Angol emelt szintű érettségi feladat -

Olvasott szöveg értése - Task 1

Angol emelt szintű érettségi, 2010. május

Read this article about school sports and then read the sentences about it on the right. Your task is to decide whether these sentences are true or false according to the article, or if there is not enough information in the text to say whether they are true or not. Use the arrows <= and => to move between the questions. You needn't answer the questions in the given order but you must answer them all to complete this task. If you make a mistake, you must try again until you find the right answer.

Make PE at school exciting - and fun

Scarred by the trauma of gym classes as a girl, Becky Pugh welcomes a broader curriculum

The news that schools are now offering yoga, Pilates* and “street dancing” in addition to team games such as rugby, football and cricket is sure to have traditionalists up in arms.

What will become of children never exposed to the character-building horrors of rugby practice in the rain? What kind of adults will they become without the elegance and discipline instilled by gymnastics? Can you really call yourself a man without a keen eye for an offside trap?

Well, I think Ofsted’s* discoveries are heartening. The education watchdog’s report on the state of physical education in schools today hits the nail on the head: “The rich variety of extra-curricular programmes enabled most students to discover something they liked and wanted to carry on with into adulthood.”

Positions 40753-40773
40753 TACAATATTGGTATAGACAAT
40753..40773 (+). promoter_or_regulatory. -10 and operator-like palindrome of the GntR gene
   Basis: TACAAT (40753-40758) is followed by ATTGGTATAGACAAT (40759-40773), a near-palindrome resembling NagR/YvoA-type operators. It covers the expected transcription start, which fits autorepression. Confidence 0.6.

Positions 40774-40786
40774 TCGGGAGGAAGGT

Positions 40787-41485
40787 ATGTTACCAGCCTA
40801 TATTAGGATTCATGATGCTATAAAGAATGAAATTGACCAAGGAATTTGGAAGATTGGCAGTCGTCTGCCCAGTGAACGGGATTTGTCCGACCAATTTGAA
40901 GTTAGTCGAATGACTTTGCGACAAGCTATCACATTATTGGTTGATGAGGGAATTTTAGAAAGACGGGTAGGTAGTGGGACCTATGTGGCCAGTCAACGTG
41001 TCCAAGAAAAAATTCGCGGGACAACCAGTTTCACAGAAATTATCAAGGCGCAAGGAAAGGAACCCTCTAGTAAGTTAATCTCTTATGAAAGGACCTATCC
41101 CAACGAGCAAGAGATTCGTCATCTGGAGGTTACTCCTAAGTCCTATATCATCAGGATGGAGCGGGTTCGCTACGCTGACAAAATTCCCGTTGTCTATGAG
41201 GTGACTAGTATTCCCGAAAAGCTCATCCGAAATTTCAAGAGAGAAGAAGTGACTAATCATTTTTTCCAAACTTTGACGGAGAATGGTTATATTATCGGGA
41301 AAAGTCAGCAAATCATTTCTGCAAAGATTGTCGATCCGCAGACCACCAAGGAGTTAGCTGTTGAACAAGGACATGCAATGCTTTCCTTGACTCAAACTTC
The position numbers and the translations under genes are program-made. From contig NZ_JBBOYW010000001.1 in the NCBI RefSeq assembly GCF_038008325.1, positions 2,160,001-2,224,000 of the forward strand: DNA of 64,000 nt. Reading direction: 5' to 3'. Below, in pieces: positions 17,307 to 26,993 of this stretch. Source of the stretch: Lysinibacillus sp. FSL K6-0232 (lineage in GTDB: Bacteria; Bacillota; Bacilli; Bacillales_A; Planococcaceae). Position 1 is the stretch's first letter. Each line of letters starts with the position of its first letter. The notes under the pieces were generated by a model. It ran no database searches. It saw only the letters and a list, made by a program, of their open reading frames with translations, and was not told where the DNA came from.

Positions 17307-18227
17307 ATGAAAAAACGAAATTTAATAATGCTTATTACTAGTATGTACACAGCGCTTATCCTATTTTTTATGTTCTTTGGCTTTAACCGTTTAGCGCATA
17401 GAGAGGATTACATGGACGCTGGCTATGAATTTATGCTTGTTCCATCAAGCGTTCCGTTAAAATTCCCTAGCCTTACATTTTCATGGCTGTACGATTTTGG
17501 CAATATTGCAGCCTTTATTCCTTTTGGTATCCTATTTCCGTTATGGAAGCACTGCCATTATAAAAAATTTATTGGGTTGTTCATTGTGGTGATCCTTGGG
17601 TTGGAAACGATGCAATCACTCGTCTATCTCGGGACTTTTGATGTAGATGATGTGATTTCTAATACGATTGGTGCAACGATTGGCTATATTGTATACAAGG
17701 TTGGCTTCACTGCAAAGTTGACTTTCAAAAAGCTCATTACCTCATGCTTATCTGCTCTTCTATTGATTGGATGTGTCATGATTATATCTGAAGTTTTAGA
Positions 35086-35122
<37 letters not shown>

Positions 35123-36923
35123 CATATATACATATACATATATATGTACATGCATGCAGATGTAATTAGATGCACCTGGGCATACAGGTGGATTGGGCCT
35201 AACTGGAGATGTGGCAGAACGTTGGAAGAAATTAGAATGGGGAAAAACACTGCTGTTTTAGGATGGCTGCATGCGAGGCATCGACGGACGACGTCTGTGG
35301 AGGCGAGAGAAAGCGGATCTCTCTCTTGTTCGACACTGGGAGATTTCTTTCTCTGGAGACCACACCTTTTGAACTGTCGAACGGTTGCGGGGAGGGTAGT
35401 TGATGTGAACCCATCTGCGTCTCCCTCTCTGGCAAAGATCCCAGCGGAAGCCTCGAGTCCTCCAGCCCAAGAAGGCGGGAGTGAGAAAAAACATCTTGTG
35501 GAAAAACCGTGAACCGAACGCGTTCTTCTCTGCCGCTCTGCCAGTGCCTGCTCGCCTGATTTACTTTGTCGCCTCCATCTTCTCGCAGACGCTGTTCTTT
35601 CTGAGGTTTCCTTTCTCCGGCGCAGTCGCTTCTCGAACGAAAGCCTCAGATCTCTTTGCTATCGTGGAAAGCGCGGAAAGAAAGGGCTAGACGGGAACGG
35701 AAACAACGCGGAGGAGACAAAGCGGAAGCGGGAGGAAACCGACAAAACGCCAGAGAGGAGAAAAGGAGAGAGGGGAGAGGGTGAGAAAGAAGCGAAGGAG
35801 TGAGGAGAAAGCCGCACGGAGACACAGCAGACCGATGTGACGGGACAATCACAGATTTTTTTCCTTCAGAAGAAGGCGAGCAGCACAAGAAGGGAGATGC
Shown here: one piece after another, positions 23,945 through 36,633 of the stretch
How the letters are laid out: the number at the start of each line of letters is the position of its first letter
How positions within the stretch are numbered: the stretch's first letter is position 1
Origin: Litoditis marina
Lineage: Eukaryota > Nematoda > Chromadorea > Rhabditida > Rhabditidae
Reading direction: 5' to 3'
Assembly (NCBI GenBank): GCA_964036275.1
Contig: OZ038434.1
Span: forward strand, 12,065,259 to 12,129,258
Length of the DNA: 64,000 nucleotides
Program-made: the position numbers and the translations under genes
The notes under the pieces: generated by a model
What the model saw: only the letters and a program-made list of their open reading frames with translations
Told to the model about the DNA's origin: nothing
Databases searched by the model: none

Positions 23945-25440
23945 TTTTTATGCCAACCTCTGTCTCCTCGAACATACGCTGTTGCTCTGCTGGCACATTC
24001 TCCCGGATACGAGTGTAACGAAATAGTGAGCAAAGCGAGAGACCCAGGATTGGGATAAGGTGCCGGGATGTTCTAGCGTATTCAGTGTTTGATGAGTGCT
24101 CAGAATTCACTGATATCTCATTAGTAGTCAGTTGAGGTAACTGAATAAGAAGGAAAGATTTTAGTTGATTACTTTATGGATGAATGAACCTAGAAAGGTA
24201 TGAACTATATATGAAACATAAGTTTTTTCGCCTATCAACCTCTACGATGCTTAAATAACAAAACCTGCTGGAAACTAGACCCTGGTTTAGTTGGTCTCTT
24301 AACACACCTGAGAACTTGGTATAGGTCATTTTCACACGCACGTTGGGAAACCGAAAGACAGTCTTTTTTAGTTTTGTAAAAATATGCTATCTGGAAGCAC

I, for one, am still scarred by the trauma of PE at school. I remain allergic to any form of exercise. I’ve tried the gym, swimming, yoga, running in the park, and have even attempted a British Military Fitness session. But I can’t elicit the smallest amount of pleasure from any of them.

I’m convinced that I’d have been happier at school, and fitter now, if our games lessons had felt more like fun. Indeed, one of the paradoxes of my school days was that I was regularly reprimanded for attending lessons in tracksuit bottoms and a cotton shirt, but loathed every minute of physical activity.

In fact, the only time I ever enjoyed exercise at school was when they began to offer improbably progressive-sounding “jazz dancing” classes to the sixth form. To the strains of pop music, we laboured over moves that we believed might come in useful at the nightclubs we were just starting to enjoy. It wasn’t painful, it wasn’t scary and it wasn’t embarrassing.

Happily, the result of introducing these newfangled alternatives to the curriculum is a boost in pupils’ enthusiasm for exercise. In a world with ever-fewer playing fields, where physical activity is threatened by the allure of the internet, the TV and computer games, we should be delighted if a child can be bothered to perfect their karate kicks, not outraged that they’ll never know how to play cricket.


Utolsó módosítás: 2010. 05. 11.